Abu Dhabi, UAEThursday 29 October 2020

Afghanistan: more than 500 assassinated by the Taliban in only six months

Afghanistan's security directorate said up to 100 Taliban assassins could still be free

A suicide attack targeting an Afghan provincial governor killed at least eight people on October 5. AFP
A suicide attack targeting an Afghan provincial governor killed at least eight people on October 5. AFP

Fifteen Taliban members thought to be responsible for a spate of assassinations in Kabul and beyond were captured on Tuesday, Afghanistan’s primary intelligence organisation announced.

The National Directorate of Security (NDS) said the men were tasked with carrying out assassinations of security and defence forces as well as prominent political figures in Afghanistan.

“Members of this group would operate in teams of four and five, and track movements of targets who are prominent and political figures in Afghanistan before carrying out their attacks,” a spokesperson for the NDS shared.

The Afghanistan Independent Human Rights Commission (AIHRC) said 533 civilians have been killed and 412 others wounded in targeted attacks in the last six months. Among these were two of AIHRC’s own employees, 24-year-old Fatima Khalil and driver Ahmad Jawid Folad, who were killed in an explosion targeting their vehicle on June 26.

The Afghan Ministry of Interior (MOI) provided equally grim figures, stating that at least 70 civilians were killed and more than 140 injured in the last two weeks of September.

“Although they haven’t claimed it, the Taliban are killing civilians, including children and women every day, in planned attacks targeted towards government employees,” Tariq Arian, spokesperson to the MOI told The National, adding that it is likely the spike in assassinations were Taliban’s attempt to pressure the government in the ongoing peace talks in Qatar.

A delegation from the Afghan government is currently in meetings with Taliban members in Doha in an effort to reconcile two decades of conflict between the parties. Earlier this year, the Taliban also penned a deal with the US administration that will facilitate the exit of foreign forces from Afghanistan.

Among many high-profile assassinations include an attack on Afghan politician Fauzia Koofi, who is among the only four women participating in the negotiations with the Taliban. While Ms Koofi survived the attempt, she was severely injured and attended the peace talks while wearing a cast.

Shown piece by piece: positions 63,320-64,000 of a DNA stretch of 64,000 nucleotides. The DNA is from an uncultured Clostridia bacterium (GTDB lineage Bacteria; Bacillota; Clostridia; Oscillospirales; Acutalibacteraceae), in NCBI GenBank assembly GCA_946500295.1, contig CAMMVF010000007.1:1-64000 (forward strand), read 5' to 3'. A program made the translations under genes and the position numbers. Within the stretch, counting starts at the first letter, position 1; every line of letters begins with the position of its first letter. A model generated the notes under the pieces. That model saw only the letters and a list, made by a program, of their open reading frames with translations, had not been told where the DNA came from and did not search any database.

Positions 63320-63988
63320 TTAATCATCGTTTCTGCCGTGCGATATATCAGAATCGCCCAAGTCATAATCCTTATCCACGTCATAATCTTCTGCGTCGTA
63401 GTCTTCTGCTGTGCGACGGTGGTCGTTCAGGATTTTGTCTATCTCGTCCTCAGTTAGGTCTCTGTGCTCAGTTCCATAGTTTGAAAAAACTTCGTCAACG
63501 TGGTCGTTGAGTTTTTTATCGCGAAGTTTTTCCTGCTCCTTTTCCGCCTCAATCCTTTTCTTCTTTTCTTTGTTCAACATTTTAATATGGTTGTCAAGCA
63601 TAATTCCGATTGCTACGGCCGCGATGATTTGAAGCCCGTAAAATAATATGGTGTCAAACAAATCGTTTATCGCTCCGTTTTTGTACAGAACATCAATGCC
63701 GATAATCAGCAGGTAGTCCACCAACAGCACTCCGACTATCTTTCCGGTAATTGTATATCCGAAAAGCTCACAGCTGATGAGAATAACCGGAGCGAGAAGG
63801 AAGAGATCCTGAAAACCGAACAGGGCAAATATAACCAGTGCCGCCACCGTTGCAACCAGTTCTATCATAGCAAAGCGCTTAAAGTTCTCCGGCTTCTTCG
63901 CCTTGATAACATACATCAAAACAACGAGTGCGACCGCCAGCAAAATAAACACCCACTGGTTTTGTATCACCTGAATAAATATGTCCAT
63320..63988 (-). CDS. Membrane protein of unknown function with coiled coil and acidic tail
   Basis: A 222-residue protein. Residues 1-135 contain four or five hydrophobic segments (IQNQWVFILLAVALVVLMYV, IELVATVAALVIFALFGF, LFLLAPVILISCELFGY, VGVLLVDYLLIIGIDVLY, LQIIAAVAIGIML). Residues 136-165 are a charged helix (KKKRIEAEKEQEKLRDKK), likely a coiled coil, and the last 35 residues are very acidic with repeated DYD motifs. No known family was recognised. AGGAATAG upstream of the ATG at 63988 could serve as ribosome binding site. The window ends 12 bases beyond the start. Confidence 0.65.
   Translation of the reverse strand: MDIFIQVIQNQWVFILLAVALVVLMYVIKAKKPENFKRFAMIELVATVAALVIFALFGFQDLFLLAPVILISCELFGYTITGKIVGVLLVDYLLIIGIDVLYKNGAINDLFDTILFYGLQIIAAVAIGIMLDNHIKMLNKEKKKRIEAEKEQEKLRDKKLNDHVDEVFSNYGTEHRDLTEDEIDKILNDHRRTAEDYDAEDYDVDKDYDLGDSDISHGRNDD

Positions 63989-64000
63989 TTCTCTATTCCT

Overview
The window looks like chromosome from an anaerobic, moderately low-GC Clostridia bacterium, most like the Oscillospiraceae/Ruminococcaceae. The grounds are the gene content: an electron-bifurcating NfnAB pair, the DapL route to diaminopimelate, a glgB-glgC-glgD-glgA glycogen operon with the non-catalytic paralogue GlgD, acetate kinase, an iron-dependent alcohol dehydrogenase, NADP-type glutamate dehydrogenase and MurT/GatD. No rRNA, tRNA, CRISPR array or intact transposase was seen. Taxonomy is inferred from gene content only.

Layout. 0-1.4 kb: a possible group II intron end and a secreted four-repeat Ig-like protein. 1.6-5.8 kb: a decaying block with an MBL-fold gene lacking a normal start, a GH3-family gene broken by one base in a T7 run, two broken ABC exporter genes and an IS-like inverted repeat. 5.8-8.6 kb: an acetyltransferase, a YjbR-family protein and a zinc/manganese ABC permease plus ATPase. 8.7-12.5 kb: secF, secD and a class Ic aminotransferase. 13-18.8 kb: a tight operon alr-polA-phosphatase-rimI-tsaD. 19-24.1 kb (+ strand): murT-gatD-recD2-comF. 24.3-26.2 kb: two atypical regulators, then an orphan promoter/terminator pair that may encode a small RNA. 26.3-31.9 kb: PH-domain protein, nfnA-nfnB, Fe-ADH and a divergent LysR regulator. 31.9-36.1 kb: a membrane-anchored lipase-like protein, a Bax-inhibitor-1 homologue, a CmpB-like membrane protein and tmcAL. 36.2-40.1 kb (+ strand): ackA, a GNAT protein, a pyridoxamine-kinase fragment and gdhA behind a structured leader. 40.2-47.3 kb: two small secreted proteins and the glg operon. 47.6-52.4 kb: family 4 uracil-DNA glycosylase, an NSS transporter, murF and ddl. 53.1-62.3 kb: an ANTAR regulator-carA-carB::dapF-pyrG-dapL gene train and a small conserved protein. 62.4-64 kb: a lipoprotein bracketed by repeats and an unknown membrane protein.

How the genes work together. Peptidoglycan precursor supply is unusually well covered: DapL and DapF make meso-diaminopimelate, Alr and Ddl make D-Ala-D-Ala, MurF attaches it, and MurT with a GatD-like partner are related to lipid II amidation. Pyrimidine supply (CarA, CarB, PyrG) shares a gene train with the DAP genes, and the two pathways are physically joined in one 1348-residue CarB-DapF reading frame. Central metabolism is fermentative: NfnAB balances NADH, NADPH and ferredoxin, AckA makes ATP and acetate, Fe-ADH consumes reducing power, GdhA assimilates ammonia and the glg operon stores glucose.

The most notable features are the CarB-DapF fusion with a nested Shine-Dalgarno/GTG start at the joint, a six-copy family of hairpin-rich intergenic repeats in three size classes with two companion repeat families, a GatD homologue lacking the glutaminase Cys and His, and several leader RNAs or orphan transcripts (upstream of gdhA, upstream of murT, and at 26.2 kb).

Despite assurances in the deal with the US, the Taliban has not reduced violence in the country, and continues to target civilians, particularly those voices that have been critical of the group.

The latest among these is 28-year-old Zarifa Ghafari, the youngest mayor of an Afghan city of Maidan Shar in Maidan Wardak province.

Ms Ghafari survived an attack by armed gunmen on her vehicle on Sunday while travelling between the Afghan capital and Maidan Wardak province. IT was the second attempt made on her life in six months.

“I believe they target me for many reasons, but mostly because I am a woman who broke their [patriarchal] steel wall to become an empowered woman leader,” she told The National.

“They also want to show that the Afghan government is weak and if they can kill a government official like a mayor, then they can show themselves as stronger party and use it to leverage the talks,” she added.

While the recent bust of the Taliban gang is expected to reduce the violence to some extent, MOI officials shared that there may be as many as 100 Taliban assassins targeting those likely to present opposition to the insurgent group during the negotiations.

Ms Ghafari, too, has been very critical of the Taliban, often speaking at international forums, and seeking international support to protect the rights of the Afghan women in the talks with the insurgent group.

“It is nothing but an attempt to silence democracy and dismiss the voices of people,” Ms Ghafari said of the recent spike in the assassinations in the country.

Updated: October 8, 2020 05:37 PM

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